readlink -f accepts a relative, noncanonical path and emits the corresponding canonical, absolute path.

tune2fs -O extents,uninit_bg,dir_index /dev/yourpartition
2009-06-23 17:42:01
User: starchox
Functions: tune2fs
5

Before doing this, back-up all data on any ext3 partitions that are to be converted to ext4.

After running previous command you MUST run fsck, is needed to return the filesystem to a consistent state.

fsck -pDf /dev/yourpartition

Edit /etc/fstab and change the 'type' from ext3 to ext4 for any partitions that are converted to ext4.

echo {0..1}{0..1}{0..1}{0..1}
2009-06-23 17:30:20
User: dennisw
Functions: echo
17

If you should happen to find yourself needing some binary numbers, this is a quickie way of doing it. If you need more digits, just add more "{0..1}" sequences for each digit you need. You can assign them to an array, too, and access them by their decimal equivalent for a quickie binary to decimal conversion (for larger values it's probably better to use another method). Note: this works in bash, ksh and zsh. For zsh, though, you'll need to issue a setopt KSH_ARRAYS to make the array zero-based.

binary=({0..1}{0..1}{0..1}{0..1})

echo ${binary[9]}
ls -1t | head -n10
2009-06-23 12:15:12
User: wires
Functions: head ls
Tags: ls
7

order the files by modification (thanks stanishjohnd) time, one file per output line and filter first 10

ditto --arch i386 doubleTwist.app doubleTwist_i386.app
2009-06-22 23:59:14
0

ditto can be used to "thinnify" Mach-O Universal binaries to separate unncessary code from your machine. For example, doubleTwist.app shaved off around 10 MB while Google Earth went from 112 MB to 62 MB after extracting only the i386 code from them.

ssh -L :: -L :: @
2009-06-22 19:12:48
User: starchox
Functions: ssh
10

Thankfully, the ssh command allows you to specify multiple tunnels through the same server in one command.

Remeber if you want a priviliged port on your machine, you must use root or sudo account.

wget -q --user=<username> --password=<password> 'https://updates.opendns.com/nic/update?hostname=your_opendns_hostname&myip=your_ip' -O -
2009-06-22 18:08:42
User: Alanceil
Functions: wget
5

Intended for dynamic ip OpenDNS users, this command will update your OpenDNS network IP.

For getting your IP, you can use one of the many one-liners here on commandlinefu.

Example:

I use this in a script which is run by kppp after it has successfully connected to my ISP:

---

#!/bin/bash

IP="`curl -s http://checkip.dyndns.org/ | grep -o '[[:digit:].]\+'`"

PW="hex-obfuscated-pw-here"

if [ "$IP" == "" ] ; then echo 'Not online.' ; exit 1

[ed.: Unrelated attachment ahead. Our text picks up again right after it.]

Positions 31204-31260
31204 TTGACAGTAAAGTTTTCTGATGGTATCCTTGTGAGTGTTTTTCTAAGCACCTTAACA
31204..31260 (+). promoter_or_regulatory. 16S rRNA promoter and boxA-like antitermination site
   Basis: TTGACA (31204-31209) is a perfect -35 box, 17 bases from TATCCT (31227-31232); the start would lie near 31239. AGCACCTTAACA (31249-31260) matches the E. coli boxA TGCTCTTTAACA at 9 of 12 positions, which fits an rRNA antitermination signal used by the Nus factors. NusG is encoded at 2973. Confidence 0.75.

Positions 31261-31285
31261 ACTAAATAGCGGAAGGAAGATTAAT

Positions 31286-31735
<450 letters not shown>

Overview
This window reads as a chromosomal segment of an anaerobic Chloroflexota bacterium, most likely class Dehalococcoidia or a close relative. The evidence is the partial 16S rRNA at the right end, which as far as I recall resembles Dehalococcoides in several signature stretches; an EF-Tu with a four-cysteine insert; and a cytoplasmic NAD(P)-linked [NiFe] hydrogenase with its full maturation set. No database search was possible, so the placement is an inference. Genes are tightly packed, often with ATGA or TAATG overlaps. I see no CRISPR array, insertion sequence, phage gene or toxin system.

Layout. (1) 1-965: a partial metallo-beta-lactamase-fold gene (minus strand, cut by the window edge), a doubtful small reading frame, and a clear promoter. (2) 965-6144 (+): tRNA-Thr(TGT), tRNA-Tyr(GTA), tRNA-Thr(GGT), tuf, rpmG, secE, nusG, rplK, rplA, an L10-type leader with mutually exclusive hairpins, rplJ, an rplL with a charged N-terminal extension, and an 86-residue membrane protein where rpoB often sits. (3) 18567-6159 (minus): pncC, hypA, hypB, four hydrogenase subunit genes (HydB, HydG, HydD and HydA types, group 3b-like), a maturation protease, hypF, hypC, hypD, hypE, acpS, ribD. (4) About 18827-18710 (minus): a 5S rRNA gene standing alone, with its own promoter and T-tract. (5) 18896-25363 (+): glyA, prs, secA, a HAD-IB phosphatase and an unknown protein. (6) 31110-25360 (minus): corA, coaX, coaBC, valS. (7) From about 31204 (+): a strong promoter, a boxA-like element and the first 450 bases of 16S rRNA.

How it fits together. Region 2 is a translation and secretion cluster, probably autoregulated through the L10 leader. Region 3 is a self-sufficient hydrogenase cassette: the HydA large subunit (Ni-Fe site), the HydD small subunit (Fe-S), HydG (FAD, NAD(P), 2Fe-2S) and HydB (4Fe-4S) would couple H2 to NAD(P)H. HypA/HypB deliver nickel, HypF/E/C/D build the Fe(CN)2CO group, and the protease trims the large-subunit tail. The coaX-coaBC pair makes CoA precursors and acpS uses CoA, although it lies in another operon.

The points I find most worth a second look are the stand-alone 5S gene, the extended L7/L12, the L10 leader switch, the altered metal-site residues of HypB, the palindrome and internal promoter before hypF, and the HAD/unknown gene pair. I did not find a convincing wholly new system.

else

wget -q --user=topsecret --password="`echo $PW | xxd -ps -r`" 'https://updates.opendns.com/nic/update?hostname=myhostname&myip='"$IP" -O -

/etc/init.d/ntp-client restart &

fi

---

PS: DynDNS should use a similar method, if you know the URL, please post a comment. (Something with members.dyndns.org, if I recall correctly)

find . -name "*.sql" -print0 | wc -l --files0-from=-
2009-06-22 17:45:03
User: vincentp
Functions: find wc
Tags: find wc count line
2

This command gives you the number of lines of every file in the folder and its subfolders matching the search options specified in the find command. It also gives the total amount of lines of these files.

The combination of print0 and files0-from options makes the whole command simple and efficient.

multitail /var/log/messages /var/log/apache2/access.log /var/log/mail.info
2009-06-22 06:51:11
User: Neo23x0
4

It works like a "tail -f" on several files.

Use the number keys 0-9 to set a baseline in the numbered window.

Pressing "b" let you scroll back in one of the windows.

while true; do { $(which logger) -p local4.notice `free -m | grep Mem`; sleep 60; } done &
2009-06-22 00:29:53
User: Neo23x0
Functions: grep sleep which
3

Uses logger in a while loop to log memory statistics frequently into the local syslog server.

bind '"\e[24~"':"\"ps -elF;df -h;free -mt;netstat -lnpt;who -a\C-m"""
2009-06-21 23:57:20
User: Neo23x0
17

Command binds a set of commands to the F12 key.

Feel free to alter the dashboard according to your own needs.

How to find the key codes?

Type

read

Then press the desired key (example: F5)

^[[15~

Try

bind '"\e[15~"':"\"ssh su@ip-address\C-m"""

or

bind '"\e[16~"':"\"apachectl -k restart\C-m"""
!*
2009-06-21 17:58:01
User: Neo23x0
78

!* is all of the arguments to the previous command rather than just the last one.

This is useful in many situations.

Here's a simple example:

vi cd /stuff

oops!

[exit vi, twice]

!*

expands to: cd /stuff

# cd $partition; dd if=/dev/zero of=ShredUnusedBlocks bs=512M; shred -vzu ShredUnusedBlocks
2009-06-21 14:17:22
User: mpb
Functions: cd dd shred
8

This command securely erases all the unused blocks on a partition.

The unused blocks are the "free space" on the partition.

Some of these blocks will contain data from previously deleted files.

You might want to use this if you are given access to an old computer and you do not know its provenance.

The command could be used while booted from a LiveCD to clear freespace space on old HD.

On modern Linux LiveCDs, the "ntfs-3g" system provides ReadWrite access to NTFS partitions thus enabling this method to also be used on Wind'ohs drives.

NB depending on the size of the partition, this command could take a while to complete.